Friday Pick: August Kleinzahler

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imageSleeping It Off in Rapid City
New and Selected Poems
By August Kleinzahler
Faber and Faber

In poetry and in prose, August Kleinzahler is a writer of attitude, which is to say voice. His penchant for mingling high and low diction, erudition and panache, make Kleinzahler an interesting example of the options open to contemporary American poets. The pugnacious nature of his criticism — his feud with Garrison Keillor is particularly humorous — as well as the spectrum of his interests — his prose publications include a collection of essays on music, and a memoir about the life and death of his brother — make him one of the most eclectic poets of his generation.

At times Kleinzahler’s voice is a put-on, as in the poem “Noir,” which, as the title suggests, utilizes the voices and tropes of the eponymous film genre.

Foghorns trade calls in the night
as if lost, seeking one another out,
sometimes in the key of A,
sounding out there by the cliffs,
sometimes in G or C,
depending on how the fog is blowing,
but always at their loudest right before dawn.

A fine rain falls.
The actors scuttle back to their trailers
after hours of hitting their spots,
muffed scenes, take after take,
shivering out there under the helium lamps.

There is an induced coolness here, as Kleinzahler nods to the requirements of the noir voice: The night fog, the jazzy overtones. Yet there is a delicacy to the language and a felicity to the individual word, present most clearly in the simplicity of “A fine rain falls,” a remarkably unremarkable and yet perfectly accurate line. A discrete wholeness.

If noir is the province of lost souls seeking the dark heart of Saturday night, Sunday is perhaps the least noirish of days. Kleinzahler is also a poet of Sundays. Not the Sabbath, but cancerous Sunday afternoons, the slow decay of the worker’s peace of mind as Monday morning approaches. Kleinzahler’s Selected Poems contains three Sunday poems: “Sunday Nocturne,” “Sunday in November,” and “Sunday, Across the Tasman.” In the first, Kleinzahler’s concern with language, and with the poem’s layout, is clear. The poems begins thus:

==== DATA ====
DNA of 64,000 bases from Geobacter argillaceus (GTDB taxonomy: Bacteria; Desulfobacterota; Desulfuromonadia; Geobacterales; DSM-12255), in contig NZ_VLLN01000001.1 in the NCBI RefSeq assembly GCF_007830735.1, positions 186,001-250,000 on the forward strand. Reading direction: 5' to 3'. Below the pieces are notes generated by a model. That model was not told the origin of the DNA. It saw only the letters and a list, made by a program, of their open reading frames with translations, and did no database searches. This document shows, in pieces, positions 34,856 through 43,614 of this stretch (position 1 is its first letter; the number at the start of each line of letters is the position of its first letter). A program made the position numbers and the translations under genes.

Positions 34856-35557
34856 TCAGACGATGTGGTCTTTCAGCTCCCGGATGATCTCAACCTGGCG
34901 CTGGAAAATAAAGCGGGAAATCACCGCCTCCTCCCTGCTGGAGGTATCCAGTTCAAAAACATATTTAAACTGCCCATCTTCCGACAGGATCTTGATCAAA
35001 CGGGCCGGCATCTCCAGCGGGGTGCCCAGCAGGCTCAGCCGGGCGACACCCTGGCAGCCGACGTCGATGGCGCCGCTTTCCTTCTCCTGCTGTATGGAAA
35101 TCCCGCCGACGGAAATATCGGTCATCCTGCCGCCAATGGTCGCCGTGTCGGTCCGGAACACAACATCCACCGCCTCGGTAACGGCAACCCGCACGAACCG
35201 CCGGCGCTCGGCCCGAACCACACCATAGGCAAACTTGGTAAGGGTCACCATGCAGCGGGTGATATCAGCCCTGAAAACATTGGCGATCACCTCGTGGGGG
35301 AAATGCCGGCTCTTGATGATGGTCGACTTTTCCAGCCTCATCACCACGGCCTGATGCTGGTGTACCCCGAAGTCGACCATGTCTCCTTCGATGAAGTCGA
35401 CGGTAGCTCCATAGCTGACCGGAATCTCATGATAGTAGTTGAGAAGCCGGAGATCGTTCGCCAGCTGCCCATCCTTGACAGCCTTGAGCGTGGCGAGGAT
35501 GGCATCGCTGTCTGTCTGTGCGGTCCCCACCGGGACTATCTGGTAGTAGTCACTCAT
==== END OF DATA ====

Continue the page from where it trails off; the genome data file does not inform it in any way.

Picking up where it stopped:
Red pulse the big jet’s lights
in descent.
                               The aerial
on the plumber’s duplex shakes.

Along these palisades the crowded
grids subside.
                                           Tonight

even lawyers
and hoods
approach the foothills of reverie.

No pizza slice for the wayfarer
at this hour.
                         Get thee to an inn, sport.

Kleinzahler has named Ezra Pound among his influences, but here he approaches the crystalline colloquialism of another (like Kleinzahler) New Jersey poet, William Carlos Willams. Despite their affinity for street-wise diction, Kleinzahler’s city poems often read as urban pastorals. This is partially because of the poet’s mingling of different levels of speech. In the above poem, the juxtaposition of “hoods” with the elevated phrase “the foothills of reverie” is striking, not to say charming. This technique is even more apparent in the closing lines of the above quote, as “Pizza slice” bounces off “wayfarer,” and “thee” addresses “sport.”

imageMusic I—LXXIV
By August Kleinzahler
Pressed Wafer

As a poet, Kleinzahler is subtle and exciting. In other words, cool. His prose is chatty, but maintains the energy of a fine monologue. His collection of essays on music, with the delightfully Alan Dugan-esque title Music I—LXXIV, is erudite and entertaining. Kleinzahler’s knowledge of music is impressive, spanning Thelonious Monk to Liberace, to Bach, and many more. Kleinzahler has the voracious knowledge of the obsessive autodidact. More importantly, he has the chops to craft finely tuned essays. “Music II” begins:

Then there was the time I sold all my CDs. Well, not all of them. I kept seventy-five. I had two thousand-five hundred CDs spread out over ten big shelves, and not one of them did I wish to part with. Which may sound extreme, but bear in mind that those ten shelves represented several years of exhaustive sifting and winnowing through thousands of other CDs, less critical to my listening pleasure and notions of the indispensable…

After describing the pain of parting with his beloveds “at Recycled Records on Haight Street for four or five bucks apiece,” Kleinzahler transitions to an intimate portrait of San Francisco:

It can be mighty quiet on a foggy Tuesday afternoon out there by 20th and Lincoln, just off the park, with the barber on the other side of the parking lot re-reading the Chronicle sports section and the elderly in the Kentucky Fried Chicken next door lingering over their coffee…

But the collection isn’t all images and personal stories of loss. Kleinzahler has a knowledge of all the deep cuts, and a knowingly off-the-cuff manner of letting the reader in. He’s constantly beginning paragraphs with phrases like: “Actually, by 1973, when I saw [John Lee] Hooker in Juneau…”, or “It’s most interesting, hanging out with a composer, at least a composer of Betsy Jolas’ gifts…”, or “Before heading off to the Champs Élysées to check out the record stores….” This is hip erudition.

In both prose and poetry, Kleinzahler’s tastes are as eclectic as his style is precise. His voice is crafted and his vision is exclusive. Yet, by casting his eyes, and his voice, on such a variety of subjects, he achieves the flexible immutability of a jazz solo.

—Stephan Delbos

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